the third current switch comprises:
a third pair of transistors that are arranged to have common emitter terminals, wherein collector terminals of the third pair of transistors are cross-coupled with collector terminals of a fourth pair of transistors; and
the fourth current switch comprises:
the fourth pair of transistors, which are arranged to have common emitter terminals, wherein collector terminals of the fourth pair of transistors are cross-coupled with collector terminals of the third pair of transistors.
14. The device of claim 1, wherein the mixer circuit includes at least one current-voltage (I-V) converter that is arranged to convert an output current of the first chopper circuit to a voltage for the mixer circuit.
15. The device of claim 14, wherein the at least one I-V converter comprises at least one of:
a resistor,
a transistor that is arranged to operate as a diode and a bias voltage source,
a differential amplifier, a transistor that is arranged to provide a negative feedback to the differential amplifier, and a bias voltage source; and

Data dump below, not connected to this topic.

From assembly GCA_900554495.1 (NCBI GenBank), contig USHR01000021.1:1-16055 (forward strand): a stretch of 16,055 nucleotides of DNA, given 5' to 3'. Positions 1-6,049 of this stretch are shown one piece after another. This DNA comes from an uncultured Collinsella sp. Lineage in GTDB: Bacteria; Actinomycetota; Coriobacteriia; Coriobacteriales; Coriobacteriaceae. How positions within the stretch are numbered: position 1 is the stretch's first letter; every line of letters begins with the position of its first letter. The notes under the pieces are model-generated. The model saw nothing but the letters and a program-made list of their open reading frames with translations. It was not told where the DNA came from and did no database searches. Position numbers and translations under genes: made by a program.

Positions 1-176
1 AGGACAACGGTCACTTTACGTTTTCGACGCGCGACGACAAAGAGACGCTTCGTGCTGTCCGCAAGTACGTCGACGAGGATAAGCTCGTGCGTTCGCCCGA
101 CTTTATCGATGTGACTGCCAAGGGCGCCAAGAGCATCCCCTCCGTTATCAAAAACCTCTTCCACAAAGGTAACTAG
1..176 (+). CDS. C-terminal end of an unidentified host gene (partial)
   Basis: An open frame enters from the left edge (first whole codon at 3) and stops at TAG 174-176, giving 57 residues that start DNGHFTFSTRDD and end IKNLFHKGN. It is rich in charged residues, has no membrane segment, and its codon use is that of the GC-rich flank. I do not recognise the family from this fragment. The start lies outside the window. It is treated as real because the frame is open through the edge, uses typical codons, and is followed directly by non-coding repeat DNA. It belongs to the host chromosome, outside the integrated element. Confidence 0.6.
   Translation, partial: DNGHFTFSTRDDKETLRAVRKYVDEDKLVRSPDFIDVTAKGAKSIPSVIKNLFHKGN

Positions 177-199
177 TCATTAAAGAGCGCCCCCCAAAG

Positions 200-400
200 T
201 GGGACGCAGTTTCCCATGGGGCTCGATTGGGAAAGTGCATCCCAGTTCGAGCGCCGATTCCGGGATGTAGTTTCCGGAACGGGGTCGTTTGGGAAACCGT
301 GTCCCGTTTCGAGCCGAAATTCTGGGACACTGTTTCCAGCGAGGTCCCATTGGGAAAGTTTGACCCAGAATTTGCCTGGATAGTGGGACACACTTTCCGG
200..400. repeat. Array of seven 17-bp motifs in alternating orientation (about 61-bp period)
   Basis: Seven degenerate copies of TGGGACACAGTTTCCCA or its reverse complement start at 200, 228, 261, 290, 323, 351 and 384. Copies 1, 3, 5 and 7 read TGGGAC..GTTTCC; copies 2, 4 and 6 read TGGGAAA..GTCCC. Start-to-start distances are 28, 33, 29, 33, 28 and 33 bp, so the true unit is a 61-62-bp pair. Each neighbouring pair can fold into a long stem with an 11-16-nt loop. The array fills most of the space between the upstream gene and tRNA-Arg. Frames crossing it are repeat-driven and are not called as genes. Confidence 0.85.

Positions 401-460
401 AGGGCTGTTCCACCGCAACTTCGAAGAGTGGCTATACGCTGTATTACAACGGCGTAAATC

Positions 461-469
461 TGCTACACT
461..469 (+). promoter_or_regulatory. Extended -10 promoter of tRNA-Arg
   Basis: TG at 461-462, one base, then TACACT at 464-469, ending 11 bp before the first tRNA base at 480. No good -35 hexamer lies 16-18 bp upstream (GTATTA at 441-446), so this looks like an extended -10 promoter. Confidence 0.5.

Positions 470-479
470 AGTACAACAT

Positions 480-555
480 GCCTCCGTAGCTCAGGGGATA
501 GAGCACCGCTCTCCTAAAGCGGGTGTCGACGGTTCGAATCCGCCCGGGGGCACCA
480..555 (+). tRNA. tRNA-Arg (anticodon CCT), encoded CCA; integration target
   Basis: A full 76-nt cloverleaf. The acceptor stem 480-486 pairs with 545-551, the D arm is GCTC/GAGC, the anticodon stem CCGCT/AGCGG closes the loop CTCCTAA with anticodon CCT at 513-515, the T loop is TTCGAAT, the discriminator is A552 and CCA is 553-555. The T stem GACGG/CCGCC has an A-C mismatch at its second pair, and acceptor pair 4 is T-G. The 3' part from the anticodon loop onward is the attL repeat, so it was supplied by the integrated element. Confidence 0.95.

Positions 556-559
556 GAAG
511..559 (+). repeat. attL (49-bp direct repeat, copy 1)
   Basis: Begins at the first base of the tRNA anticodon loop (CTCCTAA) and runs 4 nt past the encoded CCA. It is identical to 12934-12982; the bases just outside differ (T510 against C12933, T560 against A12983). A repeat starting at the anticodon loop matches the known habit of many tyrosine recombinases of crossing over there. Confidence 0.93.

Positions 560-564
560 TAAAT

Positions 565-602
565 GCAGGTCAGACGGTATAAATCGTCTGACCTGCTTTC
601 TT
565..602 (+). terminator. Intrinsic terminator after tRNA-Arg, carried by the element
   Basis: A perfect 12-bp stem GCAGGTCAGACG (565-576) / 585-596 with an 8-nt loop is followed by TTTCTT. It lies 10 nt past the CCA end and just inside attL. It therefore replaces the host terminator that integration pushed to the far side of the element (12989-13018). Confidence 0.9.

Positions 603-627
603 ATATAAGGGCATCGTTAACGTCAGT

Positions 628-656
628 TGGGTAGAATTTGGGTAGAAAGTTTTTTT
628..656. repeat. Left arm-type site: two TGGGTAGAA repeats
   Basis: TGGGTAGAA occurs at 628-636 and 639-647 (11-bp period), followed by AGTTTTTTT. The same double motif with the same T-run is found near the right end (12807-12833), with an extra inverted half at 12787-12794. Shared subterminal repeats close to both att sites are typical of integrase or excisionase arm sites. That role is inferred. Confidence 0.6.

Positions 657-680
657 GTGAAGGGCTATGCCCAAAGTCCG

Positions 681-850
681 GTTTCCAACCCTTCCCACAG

a differential amplifier, two transistors arranged to operate as a differential current-to-voltage converter, and a bias current source.
16. The device of claim 1, wherein the first chopper circuit, the second chopper circuit, and the mixer circuit includes at least one of a plurality of BJT, a plurality of MOSFET, a plurality of MESFET, a plurality of BiCMOS, and a plurality of HBT transistors.
17. A method for converting a frequency of a radio frequency (RF) signal comprising:
receiving an RF signal with a frequency fRF and a chopping signal with a frequency f1;
performing a first multiplication between the RF signal and the chopping signal, wherein a DC offset component of the chopping signal is substantially zero;
determining a first signal based on the first multiplication;
performing a second multiplication between the first signal and the RF signal; and